Aftermath: Catastrophic Theater's Life Is Happy and Sad at Diverseworks

As well-conceived and executed as Catastrophic Theater's latest Daniel Johnston-inspired production is, it's also more than a little discomfiting. Based on an oral letter the famously troubled singer-songwriter recorded and sent to a friend while living in Austin during the early '80s - the entire first act and much of the second takes place in a practice room at the UT school of music - Life Is Happy and Sad puts Johnston's abundant neuroses front and center without illustrating how (or even if) they influence his creative process. Therefore, much of the play feels more voyeuristic than illuminating.

This is not necessarily director Jason Nodler's fault; after last Thursday's performance, Nodler told Aftermath that all the Life Is Happy and Sad dialogue (monologue, really) came directly from that tape letter, which Johnston's unseen confidant gave him after an Austin performance of Nodler's first Johnston-based production Speeding Motorcycle. That letter's composition takes up the entire first act, leaving former Groceries/Bring Back the Guns singer/guitarist (and first-time actor) Matt Brownlie onstage with only that tape recorder, which really works, for company.

[jump] Aftermath has only met Johnston in person a couple of times, but based solely on those encounters and Jeff Feuerzeig's 2005 documentary The Devil and Daniel Johnston, Brownlie has him down. His Johnston is a jittery ball of nerves whose brain is working much faster than his mouth can keep up with. His mannerisms feel dead-on - pacing around the practice room, staring holes in his sheet music, chugging from an ever-present can of Mountain Dew, compulsively starting and stopping the tape recorder. Seated at the piano, more shouting than singing his way through Sly & the Family Stone's "Everyday People," Brownlie/Johnston resembles a proto-indie-rock Beethoven.

In the letter, Johnston vents his considerable anxieties over auditioning for a band whose acquaintance he has recently made - more or less Happy/Sad's lone plot device - and the fact that he has sent several such letters to his friend and received nothing in return. When Johnston asks into the microphone for this friend to "make my life a little less lonely" or "Do you think I'm funny? Do you think I'm crazy? Do you think I'm all washed up?" your heart goes out to him. But once the more objective part of your brain begins factoring in Johnston's subsequent institutionalizations, arrests and medication-induced severe health problems - the rest of the story, in other words - the "TMI" alarms start going off.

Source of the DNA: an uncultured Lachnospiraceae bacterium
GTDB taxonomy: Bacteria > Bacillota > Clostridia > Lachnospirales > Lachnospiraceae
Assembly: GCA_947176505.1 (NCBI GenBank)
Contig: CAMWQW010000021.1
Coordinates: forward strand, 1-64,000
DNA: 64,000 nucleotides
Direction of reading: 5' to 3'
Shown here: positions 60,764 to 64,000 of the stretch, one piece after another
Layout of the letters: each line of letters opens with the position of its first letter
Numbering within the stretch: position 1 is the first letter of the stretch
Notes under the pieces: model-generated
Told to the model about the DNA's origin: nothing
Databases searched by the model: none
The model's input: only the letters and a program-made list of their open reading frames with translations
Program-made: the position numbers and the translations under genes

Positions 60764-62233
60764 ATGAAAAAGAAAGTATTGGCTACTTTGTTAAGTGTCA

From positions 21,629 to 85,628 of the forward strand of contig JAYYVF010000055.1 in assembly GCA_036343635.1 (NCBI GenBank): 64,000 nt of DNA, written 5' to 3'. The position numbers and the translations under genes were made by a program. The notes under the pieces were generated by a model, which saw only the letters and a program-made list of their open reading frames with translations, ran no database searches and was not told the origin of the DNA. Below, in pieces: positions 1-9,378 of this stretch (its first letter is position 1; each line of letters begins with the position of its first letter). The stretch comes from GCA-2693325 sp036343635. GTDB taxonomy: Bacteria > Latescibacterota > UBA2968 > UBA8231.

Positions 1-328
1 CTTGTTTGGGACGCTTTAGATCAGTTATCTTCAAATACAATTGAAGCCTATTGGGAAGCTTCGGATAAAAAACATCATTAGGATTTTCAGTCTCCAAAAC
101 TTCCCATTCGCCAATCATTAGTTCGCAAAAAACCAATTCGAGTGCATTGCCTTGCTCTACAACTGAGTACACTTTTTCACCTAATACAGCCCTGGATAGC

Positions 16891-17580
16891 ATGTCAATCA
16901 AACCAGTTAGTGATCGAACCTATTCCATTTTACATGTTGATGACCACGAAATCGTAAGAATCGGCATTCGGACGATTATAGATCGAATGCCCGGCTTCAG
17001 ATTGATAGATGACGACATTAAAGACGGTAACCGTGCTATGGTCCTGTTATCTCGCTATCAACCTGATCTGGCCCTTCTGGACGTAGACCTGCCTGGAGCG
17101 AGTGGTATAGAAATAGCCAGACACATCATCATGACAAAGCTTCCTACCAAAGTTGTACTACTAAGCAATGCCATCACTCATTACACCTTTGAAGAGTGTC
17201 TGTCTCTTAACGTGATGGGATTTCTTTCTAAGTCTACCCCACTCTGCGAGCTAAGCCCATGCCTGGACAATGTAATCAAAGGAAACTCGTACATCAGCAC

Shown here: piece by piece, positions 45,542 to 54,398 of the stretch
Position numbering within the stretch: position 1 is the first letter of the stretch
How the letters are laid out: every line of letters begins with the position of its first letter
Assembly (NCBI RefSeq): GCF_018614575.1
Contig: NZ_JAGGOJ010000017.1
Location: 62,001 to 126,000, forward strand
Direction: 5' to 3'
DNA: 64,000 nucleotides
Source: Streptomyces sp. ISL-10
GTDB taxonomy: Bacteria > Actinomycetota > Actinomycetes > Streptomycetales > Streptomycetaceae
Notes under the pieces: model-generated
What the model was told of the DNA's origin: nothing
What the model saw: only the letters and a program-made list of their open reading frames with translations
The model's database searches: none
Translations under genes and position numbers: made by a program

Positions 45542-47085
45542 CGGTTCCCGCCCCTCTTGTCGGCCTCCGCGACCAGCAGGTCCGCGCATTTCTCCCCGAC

The second act introduces this band, portrayed by members of Houston glam-rockers Roky Moon & BOLT, although whether they are real or fantasy is never explicitly stated. It seemed to Aftermath that this part of the play - Johnston and two band members sitting on a couch chatting it up Tonight Show-style; an Iggy Pop-like performance featuring Captain America on bass, Underdog on drums, Tiny Tim on lead guitar and the shades-clad Johnston leaping into the audience - takes place in Johnston's head.

The characters "Happy" and "Sad," anthropomorphic representations of the comedy and tragedy theater masks darting on and offstage, were one possible clue. But more than that, all Johnston's stammering insecurity and pervasive self-doubting that dominated the first act has magically vanished, suggesting the Daniel of Act 2 is how he sees himself rather than how he really is.

Life Is Happy and Sad closes back in the practice room, with Johnston rehearsing with the now-uncostumed band. The scenario seems plausible enough, reconciling the real and fantasy Daniels enough to provide something at least approaching closure. But overall, the play - which begins its final week of performances tonight - reminds Aftermath of something we heard or read once and now wish we could remember where (Google is no help at all): "It's a statement all right, but I'm not sure what it's saying."

Note: Rumor has a "very special guest" showing up for a walk-on role in Friday's performance. Do the math.

Life Is Happy and Sad runs 8 p.m. tonight through Saturday at Diverseworks, 1117 East Fwy. Tickets are "pay what you wish"; $20 recommended. For information see

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Chris Gray has been Music Editor for the Houston Press since 2008. He is the proud father of a Beatles-loving toddler named Oliver.
Contact: Chris Gray